Protestant Church of Hesse and Nassau

Nun pitches gender-neutral robot priests to solve problems in Catholic Church

Fri 20 Sep 2019
By Cara Bentley

A robot has been introduced as a priest in a Buddhist temple in Japan, with one Catholic theologian suggesting they could work in churches too.

The robot Mindar can recite a pre-programmed sermon but does not have artificial intelligence yet.

Catholic theologian and nun, Sister Ilia Delio, told the Vox website she might be open to having robotic priests because of the sexual abuse crisis in the Church.

She said: "Take the Catholic Church. It's very male, very patriarchal, and we have this whole sexual abuse crisis. So would I want a robot priest? Maybe!

"A robot can be gender-neutral. It might be able to transcend some of those divides and be able to enhance community in a way that's more liberating."

 

 

She joked though that robot priests would be better suited to the Protestant church as "the Catholic notion would say the priest is ontologically changed upon ordination".

"We have these fixed philosophical ideas and AI challenges those ideas - it challenges Catholicism to move toward a post-human priesthood."

Premier's head of digital theology, Rev Dr Pete Philips, who has a PhD in John's Gospel and lectures about the Bible in the digital age, explained that Christians have to ask themselves whether the priest's role is replaceable or not, comparing it to the replacing of staff at tills in supermarkets.

He said: "The question is, do we want that to be what a priest does? It strikes me that the ministers in our churches don't do that kind of thing. It almost takes us back to pre-reformation when Catholic priests simply did masses to order, because somebody paid them to do it. They were just automated machines, automated scripts and I'm not really sure that's where we are with the church.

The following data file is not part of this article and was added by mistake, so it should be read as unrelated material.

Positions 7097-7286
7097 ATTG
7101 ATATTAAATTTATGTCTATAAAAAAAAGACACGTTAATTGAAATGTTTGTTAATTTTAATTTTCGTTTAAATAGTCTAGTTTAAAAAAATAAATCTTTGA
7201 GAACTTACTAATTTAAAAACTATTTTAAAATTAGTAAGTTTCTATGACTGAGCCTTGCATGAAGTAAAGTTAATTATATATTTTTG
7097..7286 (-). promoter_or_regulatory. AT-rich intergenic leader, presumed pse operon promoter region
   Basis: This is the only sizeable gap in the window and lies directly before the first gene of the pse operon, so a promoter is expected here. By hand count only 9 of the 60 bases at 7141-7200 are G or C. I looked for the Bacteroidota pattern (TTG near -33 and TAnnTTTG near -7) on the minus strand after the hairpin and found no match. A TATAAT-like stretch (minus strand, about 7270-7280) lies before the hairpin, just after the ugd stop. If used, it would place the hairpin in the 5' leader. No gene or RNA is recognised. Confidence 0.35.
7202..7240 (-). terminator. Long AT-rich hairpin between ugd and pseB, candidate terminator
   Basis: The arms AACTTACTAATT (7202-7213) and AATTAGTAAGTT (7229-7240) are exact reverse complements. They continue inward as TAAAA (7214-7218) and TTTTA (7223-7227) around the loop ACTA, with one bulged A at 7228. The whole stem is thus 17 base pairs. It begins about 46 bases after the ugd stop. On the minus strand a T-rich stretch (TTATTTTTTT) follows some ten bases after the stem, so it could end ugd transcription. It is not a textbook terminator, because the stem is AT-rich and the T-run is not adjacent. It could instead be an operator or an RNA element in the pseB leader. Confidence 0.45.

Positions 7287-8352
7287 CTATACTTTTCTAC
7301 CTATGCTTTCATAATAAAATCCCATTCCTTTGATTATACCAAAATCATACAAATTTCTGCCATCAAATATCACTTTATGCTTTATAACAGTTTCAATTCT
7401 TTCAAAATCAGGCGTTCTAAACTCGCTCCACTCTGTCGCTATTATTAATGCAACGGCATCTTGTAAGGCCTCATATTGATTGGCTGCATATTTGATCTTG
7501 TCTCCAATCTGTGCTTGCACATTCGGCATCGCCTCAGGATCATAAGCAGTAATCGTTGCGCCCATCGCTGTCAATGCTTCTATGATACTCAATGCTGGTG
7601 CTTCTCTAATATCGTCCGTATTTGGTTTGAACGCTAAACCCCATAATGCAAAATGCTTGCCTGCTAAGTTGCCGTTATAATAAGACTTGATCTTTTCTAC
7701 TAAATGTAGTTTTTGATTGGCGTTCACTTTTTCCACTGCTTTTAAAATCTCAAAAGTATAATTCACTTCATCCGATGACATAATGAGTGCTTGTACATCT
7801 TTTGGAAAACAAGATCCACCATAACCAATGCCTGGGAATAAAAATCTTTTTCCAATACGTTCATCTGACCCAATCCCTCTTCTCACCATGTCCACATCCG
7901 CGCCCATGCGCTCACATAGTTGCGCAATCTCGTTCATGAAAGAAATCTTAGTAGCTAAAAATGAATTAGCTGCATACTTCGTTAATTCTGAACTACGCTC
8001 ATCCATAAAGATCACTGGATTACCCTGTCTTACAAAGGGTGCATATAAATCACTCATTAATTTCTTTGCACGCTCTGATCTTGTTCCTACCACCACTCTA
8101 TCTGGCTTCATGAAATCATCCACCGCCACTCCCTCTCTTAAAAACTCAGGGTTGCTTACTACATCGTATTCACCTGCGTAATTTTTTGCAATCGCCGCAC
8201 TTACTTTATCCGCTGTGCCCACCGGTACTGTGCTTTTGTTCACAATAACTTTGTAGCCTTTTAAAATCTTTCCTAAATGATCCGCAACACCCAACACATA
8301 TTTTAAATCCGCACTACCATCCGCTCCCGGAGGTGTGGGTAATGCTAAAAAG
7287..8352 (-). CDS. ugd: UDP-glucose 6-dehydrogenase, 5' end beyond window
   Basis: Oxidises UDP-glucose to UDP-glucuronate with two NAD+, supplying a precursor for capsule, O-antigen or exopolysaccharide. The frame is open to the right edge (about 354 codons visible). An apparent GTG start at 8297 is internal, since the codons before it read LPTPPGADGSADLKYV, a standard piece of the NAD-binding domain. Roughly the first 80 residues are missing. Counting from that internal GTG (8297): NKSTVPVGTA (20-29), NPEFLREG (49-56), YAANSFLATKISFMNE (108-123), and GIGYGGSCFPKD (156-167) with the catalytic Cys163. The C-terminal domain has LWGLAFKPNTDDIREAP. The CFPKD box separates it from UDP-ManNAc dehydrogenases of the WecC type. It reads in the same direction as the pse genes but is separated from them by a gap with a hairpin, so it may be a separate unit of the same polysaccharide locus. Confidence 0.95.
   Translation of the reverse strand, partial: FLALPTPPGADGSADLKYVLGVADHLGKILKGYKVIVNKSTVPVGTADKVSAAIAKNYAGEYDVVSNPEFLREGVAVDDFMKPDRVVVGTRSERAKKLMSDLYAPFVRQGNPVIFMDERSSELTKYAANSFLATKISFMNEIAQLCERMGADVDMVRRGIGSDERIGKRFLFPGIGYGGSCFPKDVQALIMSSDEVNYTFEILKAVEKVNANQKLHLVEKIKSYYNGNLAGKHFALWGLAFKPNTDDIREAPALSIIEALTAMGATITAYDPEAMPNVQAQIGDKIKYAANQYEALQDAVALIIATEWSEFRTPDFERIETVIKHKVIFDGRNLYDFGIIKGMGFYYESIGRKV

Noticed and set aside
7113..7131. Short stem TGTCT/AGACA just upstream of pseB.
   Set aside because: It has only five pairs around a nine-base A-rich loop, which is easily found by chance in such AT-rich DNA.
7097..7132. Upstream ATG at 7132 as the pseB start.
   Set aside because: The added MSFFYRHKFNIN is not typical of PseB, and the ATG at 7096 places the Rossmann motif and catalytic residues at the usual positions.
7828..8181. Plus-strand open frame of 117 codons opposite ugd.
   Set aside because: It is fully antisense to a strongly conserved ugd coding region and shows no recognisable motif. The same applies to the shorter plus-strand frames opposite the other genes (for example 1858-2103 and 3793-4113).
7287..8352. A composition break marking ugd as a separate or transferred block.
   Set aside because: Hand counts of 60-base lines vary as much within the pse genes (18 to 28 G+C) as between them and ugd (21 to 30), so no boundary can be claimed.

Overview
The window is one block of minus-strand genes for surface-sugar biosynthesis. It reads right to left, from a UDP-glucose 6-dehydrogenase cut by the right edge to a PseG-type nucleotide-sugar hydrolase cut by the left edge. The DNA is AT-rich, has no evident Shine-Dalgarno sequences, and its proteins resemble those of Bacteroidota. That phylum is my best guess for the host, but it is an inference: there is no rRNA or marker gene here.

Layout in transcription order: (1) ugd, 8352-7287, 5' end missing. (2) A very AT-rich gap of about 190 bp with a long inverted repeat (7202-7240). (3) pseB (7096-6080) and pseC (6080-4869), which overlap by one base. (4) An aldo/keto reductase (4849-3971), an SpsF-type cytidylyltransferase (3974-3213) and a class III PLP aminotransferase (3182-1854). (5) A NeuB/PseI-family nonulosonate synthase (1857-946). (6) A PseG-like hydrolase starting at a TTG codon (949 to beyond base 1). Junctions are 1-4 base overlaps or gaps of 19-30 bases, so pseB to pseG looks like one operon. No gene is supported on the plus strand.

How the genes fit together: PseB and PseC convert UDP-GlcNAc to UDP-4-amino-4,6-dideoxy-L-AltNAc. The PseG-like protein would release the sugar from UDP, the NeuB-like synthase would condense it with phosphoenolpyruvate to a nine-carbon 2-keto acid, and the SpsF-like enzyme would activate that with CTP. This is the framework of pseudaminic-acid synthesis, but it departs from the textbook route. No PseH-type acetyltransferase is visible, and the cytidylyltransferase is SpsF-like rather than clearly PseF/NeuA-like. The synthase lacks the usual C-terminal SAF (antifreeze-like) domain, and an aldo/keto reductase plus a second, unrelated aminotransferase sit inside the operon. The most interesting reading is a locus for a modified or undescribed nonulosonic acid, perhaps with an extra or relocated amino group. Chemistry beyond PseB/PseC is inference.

"That's not what a celebration of the Lord's Supper is, it's not what a priest does in the world today. Priests sit at people's bedsides when they're dying or pray for them or share the good news with them or fight for justice, or go out and on the climate strike, or whatever.

"They're real people who witness to us the presence of a God who was incarnate in Jesus and I think the idea of a robot doing all of that just kind of misses the whole point."

Rev Dr Philips said it also taints people's view of God, suggesting a robot can act like God and be a witness to his character, suggesting God is like a robot.

However, he said that most importantly: "they too need the Holy Spirit within them, working through them and in them and being empowered by the Holy Spirit. We're certainly not at the stage yet where AI have any form of consciousness, or could seek to actually reach out to God in order to make the bridge secure on the other side."

Sister's Delio argued that a robot would mean there could be no abuse.

Speaking about this idea of a robot being better because they are not subject to sin, Rev Dr Philips said: "An AI could be without sin but that like saying that a tomato is without sin and a tomato doesn't have the capability to sin, it doesn't have a capability to be tempted or to fall.

"At the moment, AI don't either but the big thing is that artificial intelligence is written by sinful human beings, it's coded and we're finding more and more that actually the prejudices that we have in our own society have been replicated in lots and lots of AI models. So, there's a prejudice against people of colour in America receiving a mortgage through automated machines, which were written so we could get rid of that prejudice.

"The fact that we've created these robots or these AI machine means that they kind of take on our sinfulness as well. So the idea of them being without sin is wrong."

 

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